Purchasing Managers Index Provides Strong Indices for Commodities Markets

0


If you want to know the past, a good place to start is to look at gross domestic product. It tells you the dollar value of a country’s or region’s goods and services over a period of time, but GDP is like looking in the rearview mirror in that it shows you where you have been and hardly more. It is “blind” to what awaits you. For that, you need another indicator, the purchasing managers index (PMI).

Unlike GDP, PMI forecasts future manufacturing conditions and activity by evaluating forward-looking factors such as production levels, new orders, and supplier deliveries. PMI, then, is like the high beams guiding you at night through the twists and turns of a mountain road.

On several occasions in the past, we have shown that there is a strong correlation between the reading of the global PMI and the performance of commodities and energy three months later. When a ‘cross-over’ PMI occurs, that is, when the monthly reading exceeds the three-month moving average, this has historically signaled a possible uptrend for crude oil, copper and gold. ‘other commodities. Our research shows that between January 1998 and June 2015, copper had an 81% chance of increasing by 7%, while crude jumped by the same amount three-quarters of the time.

The reverse is also true. When the monthly reading drops below the three-month moving average, the same commodities and materials once fell three months later. The global PMI fell in December, from 51.2 in November to 50.9. The reading also exceeded the moving average.

As you can see, the PMI has been following a relatively steady downtrend since mid-2014, signaling the decline in commodities during the same period.

According to a recent report by Cornerstone Macro, one of the main contributors to the decline in the global PMI in December was weak manufacturing activity in the United States. The research group had expected improvement, but the US one-month PMI landed “with a thud” at 48.2, its lowest point since June 2009. China also contracted in December, falling to 48.2. The reading was also above the three-month average.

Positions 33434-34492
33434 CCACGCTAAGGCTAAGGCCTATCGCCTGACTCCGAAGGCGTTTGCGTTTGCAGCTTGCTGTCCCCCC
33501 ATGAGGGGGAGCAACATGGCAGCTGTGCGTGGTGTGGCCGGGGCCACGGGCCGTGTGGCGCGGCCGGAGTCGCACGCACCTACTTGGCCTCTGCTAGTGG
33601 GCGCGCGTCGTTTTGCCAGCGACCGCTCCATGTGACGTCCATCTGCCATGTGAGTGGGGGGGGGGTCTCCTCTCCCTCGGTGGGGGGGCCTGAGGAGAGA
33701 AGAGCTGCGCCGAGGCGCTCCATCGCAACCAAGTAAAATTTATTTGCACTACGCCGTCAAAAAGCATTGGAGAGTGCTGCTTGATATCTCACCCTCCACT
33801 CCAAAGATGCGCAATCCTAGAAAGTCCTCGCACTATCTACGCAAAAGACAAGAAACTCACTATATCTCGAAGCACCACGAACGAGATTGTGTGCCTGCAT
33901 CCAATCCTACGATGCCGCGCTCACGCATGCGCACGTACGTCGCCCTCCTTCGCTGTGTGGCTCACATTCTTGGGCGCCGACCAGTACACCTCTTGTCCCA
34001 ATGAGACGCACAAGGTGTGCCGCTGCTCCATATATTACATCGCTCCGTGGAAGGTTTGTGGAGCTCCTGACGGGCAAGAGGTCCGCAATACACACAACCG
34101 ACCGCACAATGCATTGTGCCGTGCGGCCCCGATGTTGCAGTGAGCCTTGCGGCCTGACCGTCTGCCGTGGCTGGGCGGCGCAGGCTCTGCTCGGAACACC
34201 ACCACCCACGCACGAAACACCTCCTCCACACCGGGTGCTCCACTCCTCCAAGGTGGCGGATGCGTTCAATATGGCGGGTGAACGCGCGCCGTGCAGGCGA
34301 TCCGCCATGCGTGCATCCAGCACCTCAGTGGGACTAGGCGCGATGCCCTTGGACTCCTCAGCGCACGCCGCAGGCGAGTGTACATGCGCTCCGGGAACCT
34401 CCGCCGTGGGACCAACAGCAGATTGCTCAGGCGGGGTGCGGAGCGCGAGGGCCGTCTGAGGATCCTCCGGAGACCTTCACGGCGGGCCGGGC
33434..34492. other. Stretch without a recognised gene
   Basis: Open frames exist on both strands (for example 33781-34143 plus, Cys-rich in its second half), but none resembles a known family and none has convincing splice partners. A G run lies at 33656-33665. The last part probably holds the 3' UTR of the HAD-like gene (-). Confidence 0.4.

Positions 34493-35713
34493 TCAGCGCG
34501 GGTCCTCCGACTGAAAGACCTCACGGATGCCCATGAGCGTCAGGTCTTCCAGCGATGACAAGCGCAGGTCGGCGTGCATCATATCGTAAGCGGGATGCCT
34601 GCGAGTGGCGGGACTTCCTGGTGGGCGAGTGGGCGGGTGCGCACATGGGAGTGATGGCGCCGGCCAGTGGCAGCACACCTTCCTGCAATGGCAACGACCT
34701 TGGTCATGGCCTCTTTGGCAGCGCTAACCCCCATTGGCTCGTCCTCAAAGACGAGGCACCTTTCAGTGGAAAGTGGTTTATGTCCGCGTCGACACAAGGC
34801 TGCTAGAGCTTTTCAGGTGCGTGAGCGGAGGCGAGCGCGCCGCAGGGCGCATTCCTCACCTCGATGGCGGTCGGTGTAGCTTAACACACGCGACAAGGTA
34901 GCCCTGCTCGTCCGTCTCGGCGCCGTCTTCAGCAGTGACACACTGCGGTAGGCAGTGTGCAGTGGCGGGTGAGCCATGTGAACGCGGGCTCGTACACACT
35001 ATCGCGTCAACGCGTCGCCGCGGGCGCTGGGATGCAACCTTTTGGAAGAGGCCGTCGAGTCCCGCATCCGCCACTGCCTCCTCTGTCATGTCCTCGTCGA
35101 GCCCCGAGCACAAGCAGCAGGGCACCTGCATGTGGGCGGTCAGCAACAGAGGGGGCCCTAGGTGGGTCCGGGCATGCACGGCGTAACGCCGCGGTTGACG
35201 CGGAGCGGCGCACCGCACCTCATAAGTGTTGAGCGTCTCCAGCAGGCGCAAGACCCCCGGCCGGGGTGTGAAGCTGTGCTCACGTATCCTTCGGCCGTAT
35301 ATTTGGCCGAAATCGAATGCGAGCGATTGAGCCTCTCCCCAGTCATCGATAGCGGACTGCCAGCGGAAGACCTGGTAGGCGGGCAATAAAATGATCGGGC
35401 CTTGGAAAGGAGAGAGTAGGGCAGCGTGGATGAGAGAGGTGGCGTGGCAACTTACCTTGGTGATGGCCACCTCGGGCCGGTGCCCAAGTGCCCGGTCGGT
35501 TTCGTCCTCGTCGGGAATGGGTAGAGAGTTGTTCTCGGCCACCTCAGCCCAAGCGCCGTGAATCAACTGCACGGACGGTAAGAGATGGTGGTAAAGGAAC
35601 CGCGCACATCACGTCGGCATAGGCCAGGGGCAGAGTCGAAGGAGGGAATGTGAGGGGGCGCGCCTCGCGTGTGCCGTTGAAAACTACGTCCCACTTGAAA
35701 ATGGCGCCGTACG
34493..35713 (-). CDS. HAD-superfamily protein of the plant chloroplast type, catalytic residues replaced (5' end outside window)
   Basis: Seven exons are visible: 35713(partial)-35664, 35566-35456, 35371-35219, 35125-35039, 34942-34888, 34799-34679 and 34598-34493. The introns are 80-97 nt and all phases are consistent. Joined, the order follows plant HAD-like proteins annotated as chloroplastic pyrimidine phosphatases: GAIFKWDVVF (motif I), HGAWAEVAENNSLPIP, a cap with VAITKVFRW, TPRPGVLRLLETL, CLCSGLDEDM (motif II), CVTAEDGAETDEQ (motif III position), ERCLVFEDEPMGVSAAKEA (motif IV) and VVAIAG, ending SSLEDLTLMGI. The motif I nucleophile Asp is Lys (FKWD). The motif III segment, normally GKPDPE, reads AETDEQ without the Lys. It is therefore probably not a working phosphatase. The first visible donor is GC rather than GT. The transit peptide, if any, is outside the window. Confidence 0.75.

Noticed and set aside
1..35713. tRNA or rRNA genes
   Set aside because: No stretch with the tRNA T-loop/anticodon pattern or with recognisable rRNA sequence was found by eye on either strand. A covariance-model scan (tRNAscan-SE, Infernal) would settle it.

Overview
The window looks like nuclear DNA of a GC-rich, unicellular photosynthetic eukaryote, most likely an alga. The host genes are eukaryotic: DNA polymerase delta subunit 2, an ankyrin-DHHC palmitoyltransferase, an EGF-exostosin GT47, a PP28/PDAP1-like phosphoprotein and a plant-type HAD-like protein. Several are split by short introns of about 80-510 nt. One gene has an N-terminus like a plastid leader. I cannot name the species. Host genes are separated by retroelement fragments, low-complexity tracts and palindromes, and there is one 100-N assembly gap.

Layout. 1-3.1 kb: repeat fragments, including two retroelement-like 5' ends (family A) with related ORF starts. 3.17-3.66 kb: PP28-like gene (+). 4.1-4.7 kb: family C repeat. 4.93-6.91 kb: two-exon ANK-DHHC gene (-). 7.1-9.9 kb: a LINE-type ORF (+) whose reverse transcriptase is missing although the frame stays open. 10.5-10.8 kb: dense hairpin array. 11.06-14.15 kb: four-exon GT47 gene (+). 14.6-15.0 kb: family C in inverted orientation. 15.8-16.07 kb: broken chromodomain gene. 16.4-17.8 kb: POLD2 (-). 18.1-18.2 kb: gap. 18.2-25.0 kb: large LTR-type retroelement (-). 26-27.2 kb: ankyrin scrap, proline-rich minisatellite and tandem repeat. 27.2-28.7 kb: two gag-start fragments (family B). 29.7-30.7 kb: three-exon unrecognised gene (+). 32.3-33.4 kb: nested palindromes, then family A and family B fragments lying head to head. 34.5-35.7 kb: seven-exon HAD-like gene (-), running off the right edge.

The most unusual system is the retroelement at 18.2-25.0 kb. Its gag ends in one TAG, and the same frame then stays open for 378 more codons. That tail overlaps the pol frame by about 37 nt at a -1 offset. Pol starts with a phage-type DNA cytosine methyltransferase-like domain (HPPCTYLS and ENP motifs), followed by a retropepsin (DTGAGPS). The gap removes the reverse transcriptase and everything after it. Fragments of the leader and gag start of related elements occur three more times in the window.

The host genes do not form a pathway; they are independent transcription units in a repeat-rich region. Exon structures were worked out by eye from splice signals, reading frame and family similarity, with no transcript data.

The Asian giant is responsible for the massive consumption of raw materials: 60% of global concrete, 54% of aluminum. So when the PMI falls in both China and the United States, the world’s two largest economies, it is not a good sign.

Cornerstone cites the strong US dollar, weaker exports, rising inventories of manufactured goods and falling oil prices as factors that led to last month’s slowdown. I agree these factors played a huge role – oil has slipped below $ 30 a barrel this week – but I would add heavier regulations to the list as well. Rules like this have blown the cogs of the industry, and it’s essential that they get cleaned up to trigger synchronized global growth.

It’s hard to overstate the importance of the US manufacturing sector to the national (and global) economy. According to the National Association of Manufacturers (NAM), manufacturing has the highest multiplier effect and drives innovation more than any other industry. For every dollar spent on manufacturing, $ 1.40 is created and pumped back into the US economy. The sector employs more than 12 million Americans, or about 9% of the workforce, and supports more than 18 million additional jobs.

If this were its own country, America’s manufacturing sector would be the ninth-largest in the world, yet the cost of federal regulations falls disproportionately on manufacturers, who pay an average of $ 19,500 per worker in compliance costs, or about $ 10,000 more than what other industries have to pay. on average.

The Mercatus Center at George Mason University, a free market think tank, studied the effects of federal regulations on the productivity of various industries between 1997 and 2010. Not surprisingly, the group found that the most regulated industries experience the least growth. While output per person for lightly regulated firms increased 63 percent during the period, output increased only 33 percent for those with higher regulatory burdens.

More rules mean less productivity and efficiency. By analogy, imagine if professional basketball was played with more officials than players on the court, and with more rules than anyone can remember. No one could score! This would have a huge multiplier effect: viewers would drop, ticket sales would drop, advertising would dry up, and much more.

Goods returns

Below is our all new Periodic Table of Commodity Returns, which has consistently been one of our most popular research papers year after year. Precious metals ended 2015 as the best performing group, with palladium, gold and silver ranking among the strongest commodities. A high resolution copy of the painting is available for download.


Share.

Comments are closed.